Date of Award


Document Type


Degree Name

Master of Science


Department of Engineering Physics

First Advisor

Jeffrey Martin, PhD


The purpose of this thesis was to model a computerized tomography device (CT) using Monte Carlo methods to determine the scattered radiation spectrum inside and the dose outside the suite at Wright-Patterson Medical Center and at a generic suite to non-occupational personnel. This was driven by the recent inclusion of the most recent NCRP recommended dose limits into 10CFR20 of 50 mSv, occupational; 1 mSv; non-occupational continuous exposure; and 5 mSv, infrequent exposure. The rotating fan beam of the CT was modeled for MCNP, a general-purpose Monte Carlo n-particle transport modeL The CT target was a standard human phantom defined in MIRD Pamphlet 5. The source and phantom were rotated 27° with respect to the walls. A head scan and an abdomen scan were simulate% CT usage factors were set equal to average WPMC values. The suite walls were modeled alternately with 1/16" and 1/8" lead shielding between gypsum drywall for the occupational and non-occupational dose, respectively. With CT isocenter as problem origin, test detectors were placed 30 cm outside the walls on two sets of axes defined by (a) the walls and (b) the source-body axes. Film badges placed in the CT suite at WPMC agreed with MCNP modeling results by a factor of two, vaiidnng the method. The analysis showed that outside both the WPMC CT suite and the generic room the continuous-exposure non-occupational dose limit was exceeded below the floor and above the ceiling; the infrequent exposure non-occupational dose limit was exceeded below the floor. Modeled results exceeded the occupational and non-occupational dose limits outside two walls of the generic suite. Modeled dose was below the occupational limit at all test locations. The scattered radiation spectrum is a softened source spectrum minus the 60 and 68 keV X-ray tube bremsstrahlung peaks.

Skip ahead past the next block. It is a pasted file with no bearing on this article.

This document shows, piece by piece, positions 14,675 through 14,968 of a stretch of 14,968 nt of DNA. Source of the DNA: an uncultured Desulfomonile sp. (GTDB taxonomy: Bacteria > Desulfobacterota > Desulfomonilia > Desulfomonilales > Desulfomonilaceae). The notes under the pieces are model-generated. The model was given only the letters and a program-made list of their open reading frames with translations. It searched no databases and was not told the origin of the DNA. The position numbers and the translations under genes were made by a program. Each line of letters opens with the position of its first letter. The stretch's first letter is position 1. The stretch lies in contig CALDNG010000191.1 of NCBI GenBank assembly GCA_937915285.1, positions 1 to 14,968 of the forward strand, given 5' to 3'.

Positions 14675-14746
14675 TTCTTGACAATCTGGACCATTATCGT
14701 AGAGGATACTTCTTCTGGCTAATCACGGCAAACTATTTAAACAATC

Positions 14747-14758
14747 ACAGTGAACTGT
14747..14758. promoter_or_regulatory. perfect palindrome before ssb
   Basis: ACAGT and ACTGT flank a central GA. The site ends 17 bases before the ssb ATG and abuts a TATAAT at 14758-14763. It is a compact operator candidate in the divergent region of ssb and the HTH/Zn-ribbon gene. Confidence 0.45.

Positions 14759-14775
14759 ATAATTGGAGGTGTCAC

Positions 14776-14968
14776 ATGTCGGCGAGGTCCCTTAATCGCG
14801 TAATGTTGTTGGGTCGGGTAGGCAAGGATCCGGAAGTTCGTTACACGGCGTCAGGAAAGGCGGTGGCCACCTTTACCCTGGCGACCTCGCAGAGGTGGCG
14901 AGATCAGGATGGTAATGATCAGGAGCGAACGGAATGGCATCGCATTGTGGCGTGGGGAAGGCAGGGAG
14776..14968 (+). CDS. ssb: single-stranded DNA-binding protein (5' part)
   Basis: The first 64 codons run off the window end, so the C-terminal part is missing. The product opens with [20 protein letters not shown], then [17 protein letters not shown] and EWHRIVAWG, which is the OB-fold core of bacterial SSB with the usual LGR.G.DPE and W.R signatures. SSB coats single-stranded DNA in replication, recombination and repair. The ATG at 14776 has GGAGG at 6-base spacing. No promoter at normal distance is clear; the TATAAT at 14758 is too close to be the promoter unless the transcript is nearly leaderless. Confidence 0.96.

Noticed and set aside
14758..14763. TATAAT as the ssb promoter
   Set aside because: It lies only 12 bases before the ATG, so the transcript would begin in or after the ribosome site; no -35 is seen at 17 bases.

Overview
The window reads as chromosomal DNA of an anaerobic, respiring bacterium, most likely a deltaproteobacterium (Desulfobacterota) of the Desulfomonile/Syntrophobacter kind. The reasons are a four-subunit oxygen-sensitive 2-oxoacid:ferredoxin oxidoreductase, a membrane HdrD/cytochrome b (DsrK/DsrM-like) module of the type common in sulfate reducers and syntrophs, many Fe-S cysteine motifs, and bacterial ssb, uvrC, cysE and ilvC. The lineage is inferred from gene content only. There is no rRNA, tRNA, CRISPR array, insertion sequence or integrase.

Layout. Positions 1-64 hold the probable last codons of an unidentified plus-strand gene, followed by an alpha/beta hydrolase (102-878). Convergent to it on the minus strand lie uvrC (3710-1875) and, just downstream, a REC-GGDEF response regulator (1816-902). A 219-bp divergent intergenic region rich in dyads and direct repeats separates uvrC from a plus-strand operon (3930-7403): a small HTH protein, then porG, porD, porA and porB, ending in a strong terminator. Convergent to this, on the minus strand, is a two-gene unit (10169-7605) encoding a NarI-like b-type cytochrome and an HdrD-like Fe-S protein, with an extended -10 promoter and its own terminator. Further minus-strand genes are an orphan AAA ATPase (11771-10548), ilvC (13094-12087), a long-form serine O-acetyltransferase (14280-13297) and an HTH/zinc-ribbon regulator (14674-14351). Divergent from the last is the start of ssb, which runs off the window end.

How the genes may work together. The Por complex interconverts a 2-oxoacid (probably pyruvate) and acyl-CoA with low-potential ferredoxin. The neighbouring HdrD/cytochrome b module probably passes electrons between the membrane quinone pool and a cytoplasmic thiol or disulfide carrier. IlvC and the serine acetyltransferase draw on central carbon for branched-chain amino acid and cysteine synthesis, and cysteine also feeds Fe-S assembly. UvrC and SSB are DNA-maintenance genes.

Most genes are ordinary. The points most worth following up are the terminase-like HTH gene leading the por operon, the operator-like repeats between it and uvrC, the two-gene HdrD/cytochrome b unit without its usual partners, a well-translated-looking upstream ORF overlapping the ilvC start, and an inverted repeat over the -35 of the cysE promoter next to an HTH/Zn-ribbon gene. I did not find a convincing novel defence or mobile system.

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DTIC Accession Number